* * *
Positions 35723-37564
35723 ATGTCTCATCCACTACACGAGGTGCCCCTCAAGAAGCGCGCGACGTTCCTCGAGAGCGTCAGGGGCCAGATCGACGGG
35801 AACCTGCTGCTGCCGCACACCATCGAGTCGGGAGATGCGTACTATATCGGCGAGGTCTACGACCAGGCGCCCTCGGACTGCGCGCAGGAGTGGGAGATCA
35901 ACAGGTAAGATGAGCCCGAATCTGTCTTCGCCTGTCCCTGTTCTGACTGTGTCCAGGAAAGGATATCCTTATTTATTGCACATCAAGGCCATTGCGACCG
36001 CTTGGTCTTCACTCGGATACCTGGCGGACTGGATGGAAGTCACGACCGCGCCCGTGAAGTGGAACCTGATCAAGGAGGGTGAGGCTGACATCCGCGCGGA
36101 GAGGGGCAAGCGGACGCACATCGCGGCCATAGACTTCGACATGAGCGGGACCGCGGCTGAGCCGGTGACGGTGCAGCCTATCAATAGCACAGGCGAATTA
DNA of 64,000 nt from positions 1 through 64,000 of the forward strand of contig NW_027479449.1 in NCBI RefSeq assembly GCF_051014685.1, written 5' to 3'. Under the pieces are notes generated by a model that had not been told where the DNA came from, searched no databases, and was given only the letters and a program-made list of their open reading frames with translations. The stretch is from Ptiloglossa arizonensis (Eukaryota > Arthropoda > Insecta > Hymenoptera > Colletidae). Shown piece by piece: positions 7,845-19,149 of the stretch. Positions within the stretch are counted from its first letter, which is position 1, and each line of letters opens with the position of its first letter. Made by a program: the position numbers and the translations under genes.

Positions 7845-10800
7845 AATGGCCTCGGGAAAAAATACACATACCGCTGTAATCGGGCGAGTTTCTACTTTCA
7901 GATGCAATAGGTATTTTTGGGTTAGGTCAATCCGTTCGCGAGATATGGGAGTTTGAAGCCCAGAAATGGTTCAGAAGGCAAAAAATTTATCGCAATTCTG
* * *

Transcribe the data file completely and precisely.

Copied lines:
Positions 35723-37564
35723 ATGTCTCATCCACTACACGAGGTGCCCCTCAAGAAGCGCGCGACGTTCCTCGAGAGCGTCAGGGGCCAGATCGACGGG
35801 AACCTGCTGCTGCCGCACACCATCGAGTCGGGAGATGCGTACTATATCGGCGAGGTCTACGACCAGGCGCCCTCGGACTGCGCGCAGGAGTGGGAGATCA
35901 ACAGGTAAGATGAGCCCGAATCTGTCTTCGCCTGTCCCTGTTCTGACTGTGTCCAGGAAAGGATATCCTTATTTATTGCACATCAAGGCCATTGCGACCG
36001 CTTGGTCTTCACTCGGATACCTGGCGGACTGGATGGAAGTCACGACCGCGCCCGTGAAGTGGAACCTGATCAAGGAGGGTGAGGCTGACATCCGCGCGGA
36101 GAGGGGCAAGCGGACGCACATCGCGGCCATAGACTTCGACATGAGCGGGACCGCGGCTGAGCCGGTGACGGTGCAGCCTATCAATAGCACAGGCGAATTA
DNA of 64,000 nt from positions 1 through 64,000 of the forward strand of contig NW_027479449.1 in NCBI RefSeq assembly GCF_051014685.1, written 5' to 3'. Under the pieces are notes generated by a model that had not been told where the DNA came from, searched no databases, and was given only the letters and a program-made list of their open reading frames with translations. The stretch is from Ptiloglossa arizonensis (Eukaryota > Arthropoda > Insecta > Hymenoptera > Colletidae). Shown piece by piece: positions 7,845-19,149 of the stretch. Positions within the stretch are counted from its first letter, which is position 1, and each line of letters opens with the position of its first letter. Made by a program: the position numbers and the translations under genes.

Positions 7845-10800
7845 AATGGCCTCGGGAAAAAATACACATACCGCTGTAATCGGGCGAGTTTCTACTTTCA
7901 GATGCAATAGGTATTTTTGGGTTAGGTCAATCCGTTCGCGAGATATGGGAGTTTGAAGCCCAGAAATGGTTCAGAAGGCAAAAAATTTATCGCAATTCTG